In addition to retiring Field Marshal Mohammed Tantawi and Army Chief of Staff Lieutenant General Sami Anan, Morsi rewrote the country's interim constitution and named a vice president.
The new appointments and changes to the constitution on Sunday gave Morsi control of the country's legislative process, all military decisions and final say over the writing of a permanent constitution.
The moves left the judiciary independent, but evoked both fear over the amount of power Morsi now has and relief that the last remnants of the regime of Hosni Mubarak have now been sidelined, 18 months after Mubarak resigned from the presidency.
The announcement of the change came in the final 10 days of Ramadan, around a period referred to as Laylat al-Qadr, which roughly translates to the Night of Fate.
It is considered the holiest time of the month, marking when the angel Gabriel came to Prophet Muhammad and gave him the first Koranic revelations.
Some speculated that Morsi, a former top official in the Muslim Brotherhood, timed the announcement for this night.
In Cairo's Tahrir Square, members of the Brotherhood began gathering in support of Morsi's decisions, some launching fireworks and chanting.
In a late-night speech, Morsi said he was acting in the interests of Egypt.
He said it was time for "new blood" and peppered his speech with religious references.
Although he offered no specifics behind his decision, he suggested an attack on Egyptian soldiers last week, the deadliest in nearly 40 years, contributed to the moves.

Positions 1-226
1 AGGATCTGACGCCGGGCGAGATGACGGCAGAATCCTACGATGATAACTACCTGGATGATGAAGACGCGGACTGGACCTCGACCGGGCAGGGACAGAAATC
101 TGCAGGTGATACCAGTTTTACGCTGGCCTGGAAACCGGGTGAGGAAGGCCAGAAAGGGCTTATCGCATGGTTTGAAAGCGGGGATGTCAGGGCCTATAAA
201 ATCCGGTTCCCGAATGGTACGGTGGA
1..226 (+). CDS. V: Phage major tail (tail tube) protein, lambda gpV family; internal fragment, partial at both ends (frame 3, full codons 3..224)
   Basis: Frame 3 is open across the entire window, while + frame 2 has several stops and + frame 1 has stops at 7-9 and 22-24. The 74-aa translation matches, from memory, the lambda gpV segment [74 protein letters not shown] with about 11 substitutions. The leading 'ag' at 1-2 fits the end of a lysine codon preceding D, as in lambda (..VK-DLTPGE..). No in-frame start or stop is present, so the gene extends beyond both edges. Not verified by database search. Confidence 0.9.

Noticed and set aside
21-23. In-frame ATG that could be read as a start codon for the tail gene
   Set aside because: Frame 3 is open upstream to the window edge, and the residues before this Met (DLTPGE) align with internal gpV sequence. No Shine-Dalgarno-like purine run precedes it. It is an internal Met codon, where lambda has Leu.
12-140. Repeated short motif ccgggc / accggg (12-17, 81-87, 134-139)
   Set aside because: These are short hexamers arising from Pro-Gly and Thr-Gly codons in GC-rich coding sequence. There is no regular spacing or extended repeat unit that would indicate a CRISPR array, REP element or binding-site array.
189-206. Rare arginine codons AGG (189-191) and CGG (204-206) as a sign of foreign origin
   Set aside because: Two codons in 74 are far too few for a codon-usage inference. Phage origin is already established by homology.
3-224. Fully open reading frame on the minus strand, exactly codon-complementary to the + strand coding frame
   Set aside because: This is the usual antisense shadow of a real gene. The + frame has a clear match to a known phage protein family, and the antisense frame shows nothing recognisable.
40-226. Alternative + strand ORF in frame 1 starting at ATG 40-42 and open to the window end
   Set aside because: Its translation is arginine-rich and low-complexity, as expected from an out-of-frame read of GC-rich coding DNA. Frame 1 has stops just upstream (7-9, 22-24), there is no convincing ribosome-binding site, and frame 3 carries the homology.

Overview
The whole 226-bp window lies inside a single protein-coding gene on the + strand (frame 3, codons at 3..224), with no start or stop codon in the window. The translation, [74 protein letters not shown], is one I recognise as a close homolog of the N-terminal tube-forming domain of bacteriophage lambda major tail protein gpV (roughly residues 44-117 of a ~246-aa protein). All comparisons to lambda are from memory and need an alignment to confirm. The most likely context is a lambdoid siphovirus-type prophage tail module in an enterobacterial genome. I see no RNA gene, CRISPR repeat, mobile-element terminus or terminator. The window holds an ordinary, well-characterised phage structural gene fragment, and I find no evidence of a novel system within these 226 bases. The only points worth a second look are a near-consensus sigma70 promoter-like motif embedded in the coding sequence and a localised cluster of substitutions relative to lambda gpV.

"There is no safety for those who don't do their jobs," Morsi said.
"There is no space to abandon responsibility."
Tantawi, who had been head of the Supreme Council of the Armed Forces and minister of defence, and Anan will serve as presidential advisers.
A senior judge with a reputation as a reformer, Mahmoud Mekki, was named vice president.
Mekki's brother, Ahmed, is Morsi's minister of justice.
Morsi also named a new minister of military production.
Morsi also cancelled the June 17 Election Day constitutional declaration that the supreme military council had made that gave it the final say over all military matters, including whether to go to war and who should serve as generals.
The decree had given the military council, or SCAF, legislative powers after a court ruling that led to the dissolution of parliament and gave the SCAF final say over who would craft a permanent constitution.
Morsi's declaration Sunday gave those powers to the president.
US officials in Washington offered no immediate reaction. Israeli officials, however, said there was a "sense of alarm" over what had taken place, though several said they had been ordered to remain quiet about the developments.
Israel's two prime-time newscasts led their broadcasts with news of Tantawi's retirement, along with the headline "Instability in Egypt to threaten Israel," and "Muslim Brotherhood on our doorstep."
"There is a longstanding relationship between the Israeli military and the Egyptian military that we rely upon to secure the peace," said a former Israeli defence official with longstanding diplomatic experience with Egypt, who was among those who said he was asked not to speak about his concerns to reporters.
"Tantawi is a man we know, a man we have known for decades and understand. We do not know Morsi."
Morsi immediately swore in replacements for the dismissed officials. Abdel-Fattah el-Sissi, the head of military intelligence and the youngest member of the military council, became minister of defence.
Sedky Sobhy, the commander of the Third Army, was appointed as chief of staff of the armed forces.